Dietrich Bonhoeffer once said, “When Christ calls a man, he bids him come and die.” Every time I hear of what Christians go through in other parts of the world, I’m reminded of the cost that comes when we follow Christ. Salvation is free but it will cost you the price of commitment. After hearing a man say that he would follow Jesus wherever He went, Jesus said in Luke 9: 58: “Foxes have holes and birds of the air have nests, but the Son of Man has nowhere to lay his head.” In essence Jesus is saying to each of us: “You give up your comfort and I’ll give you my kingdom.” Let’s be honest. Most of us on a daily basis value other things more than we treasure Christ. Will you evaluate everything you are and everything you have and weigh it against the worth of knowing Christ? It’s time to say, “I’m all in. I’m not holding back.” Our churches need more people like Jim Elliot who said, “He is no fool who gives what he cannot keep to gain that which he cannot lose.” Don’t think about what you might give up; instead rejoice in the unfathomable treasure you will receive.

In contrast to these 2 guys in our parables stands the rich young ruler who walked away from Christ because he didn’t want to give up what he held most dear. I can’t get over Mark 10: 21: “Then Jesus, looking at him, loved him.” Isn’t that amazing? This man loved his money more than anything else and yet Jesus still lavished him with love. He could have told the man he was wrong or judged him or rolled His eyes at him. Instead, He loved him. He does the same for you and me. He sees all of our efforts that fall short. He sees our sins that pile up before Him. Yet, He looks at us with love. Out of this abundance of love, Jesus says, “One thing you lack: Go your way, sell whatever you have and give to the poor, and you will have treasure in heaven; and come, take up the cross, and follow Me.” Friend, what one thing is keeping you from full faith in Christ? What’s holding you back from complete surrender? Is it money? A relationship that is not honouring Christ? Your reputation or popularity? Is it your time? Could it be a bad habit that you secretly enjoy? Is it your own sense of goodness? Could it be your pride?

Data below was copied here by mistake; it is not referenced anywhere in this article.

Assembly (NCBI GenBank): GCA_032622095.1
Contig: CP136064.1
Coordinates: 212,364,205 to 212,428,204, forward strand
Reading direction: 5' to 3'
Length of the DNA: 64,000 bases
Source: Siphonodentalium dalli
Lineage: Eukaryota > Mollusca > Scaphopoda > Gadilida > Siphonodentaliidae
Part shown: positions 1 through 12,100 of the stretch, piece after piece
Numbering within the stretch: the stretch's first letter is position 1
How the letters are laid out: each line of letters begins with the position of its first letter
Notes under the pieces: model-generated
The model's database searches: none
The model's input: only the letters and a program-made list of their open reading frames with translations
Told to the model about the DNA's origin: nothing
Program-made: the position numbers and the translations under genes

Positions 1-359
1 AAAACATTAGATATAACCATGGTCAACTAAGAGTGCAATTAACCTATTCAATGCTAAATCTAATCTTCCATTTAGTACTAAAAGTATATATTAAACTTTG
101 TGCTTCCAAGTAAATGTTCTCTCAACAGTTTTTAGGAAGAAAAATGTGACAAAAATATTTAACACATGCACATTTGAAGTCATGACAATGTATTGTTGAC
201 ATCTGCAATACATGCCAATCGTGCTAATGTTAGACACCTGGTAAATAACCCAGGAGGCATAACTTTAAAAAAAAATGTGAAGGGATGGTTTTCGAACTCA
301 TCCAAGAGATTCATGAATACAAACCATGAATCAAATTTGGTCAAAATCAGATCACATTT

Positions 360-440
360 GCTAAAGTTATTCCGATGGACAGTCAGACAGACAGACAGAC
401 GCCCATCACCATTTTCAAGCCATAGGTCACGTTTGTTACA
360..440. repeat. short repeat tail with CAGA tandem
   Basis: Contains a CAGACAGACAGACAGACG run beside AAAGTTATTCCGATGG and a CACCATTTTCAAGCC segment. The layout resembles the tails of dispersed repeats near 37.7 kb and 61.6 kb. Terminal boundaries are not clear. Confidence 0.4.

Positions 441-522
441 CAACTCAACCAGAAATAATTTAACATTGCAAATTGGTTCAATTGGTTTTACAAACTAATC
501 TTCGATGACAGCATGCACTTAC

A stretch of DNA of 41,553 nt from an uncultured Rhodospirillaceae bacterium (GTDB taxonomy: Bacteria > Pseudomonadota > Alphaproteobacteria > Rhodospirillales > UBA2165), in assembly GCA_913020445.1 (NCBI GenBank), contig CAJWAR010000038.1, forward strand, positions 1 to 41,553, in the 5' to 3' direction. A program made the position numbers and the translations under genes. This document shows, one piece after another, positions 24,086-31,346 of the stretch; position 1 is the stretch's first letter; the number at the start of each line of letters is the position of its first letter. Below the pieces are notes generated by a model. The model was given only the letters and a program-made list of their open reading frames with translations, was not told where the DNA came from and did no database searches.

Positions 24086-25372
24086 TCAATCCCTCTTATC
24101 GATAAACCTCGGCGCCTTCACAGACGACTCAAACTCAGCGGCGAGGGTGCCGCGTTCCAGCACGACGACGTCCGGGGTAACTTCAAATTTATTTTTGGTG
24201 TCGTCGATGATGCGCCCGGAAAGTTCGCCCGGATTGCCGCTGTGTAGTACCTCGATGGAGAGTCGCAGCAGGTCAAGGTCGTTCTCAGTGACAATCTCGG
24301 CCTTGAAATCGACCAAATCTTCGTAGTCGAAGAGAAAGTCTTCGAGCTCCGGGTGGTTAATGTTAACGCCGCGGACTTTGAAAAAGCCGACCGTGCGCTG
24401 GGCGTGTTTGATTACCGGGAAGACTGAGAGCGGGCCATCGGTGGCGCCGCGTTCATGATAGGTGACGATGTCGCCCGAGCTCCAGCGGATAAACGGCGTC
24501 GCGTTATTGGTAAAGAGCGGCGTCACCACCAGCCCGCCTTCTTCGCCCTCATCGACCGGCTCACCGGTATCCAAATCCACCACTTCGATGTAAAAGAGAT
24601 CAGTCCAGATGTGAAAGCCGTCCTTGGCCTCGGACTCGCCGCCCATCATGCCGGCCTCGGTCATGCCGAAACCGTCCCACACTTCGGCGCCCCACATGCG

Just as Jesus pinpointed the root problem for this man, He looks at you with love this morning and says, “This one thing you lack. Let it go, come and follow me.” Jesus put it strongly in Luke 14: 33: “So likewise, whoever of you does not forsake all that he has cannot be My disciple.” Whatever it costs to come to Christ it’s worth whatever you give up. Jesus can have no rivals or idols. No competition. Let’s not hold back. It’s time to be all in for Him.

True treasure is found only in the kingdom of Christ. Are you ready to liquidate your life and submit to Jesus as your Lord? There’s a treasure map with an X on it that marks the spot of the greatest treasure ever – it’s the cross of Christ. Guess what? The kingdom has a King. True treasure is found only in Christ. It’s time to be all in for Him. Are you in?

bottom of page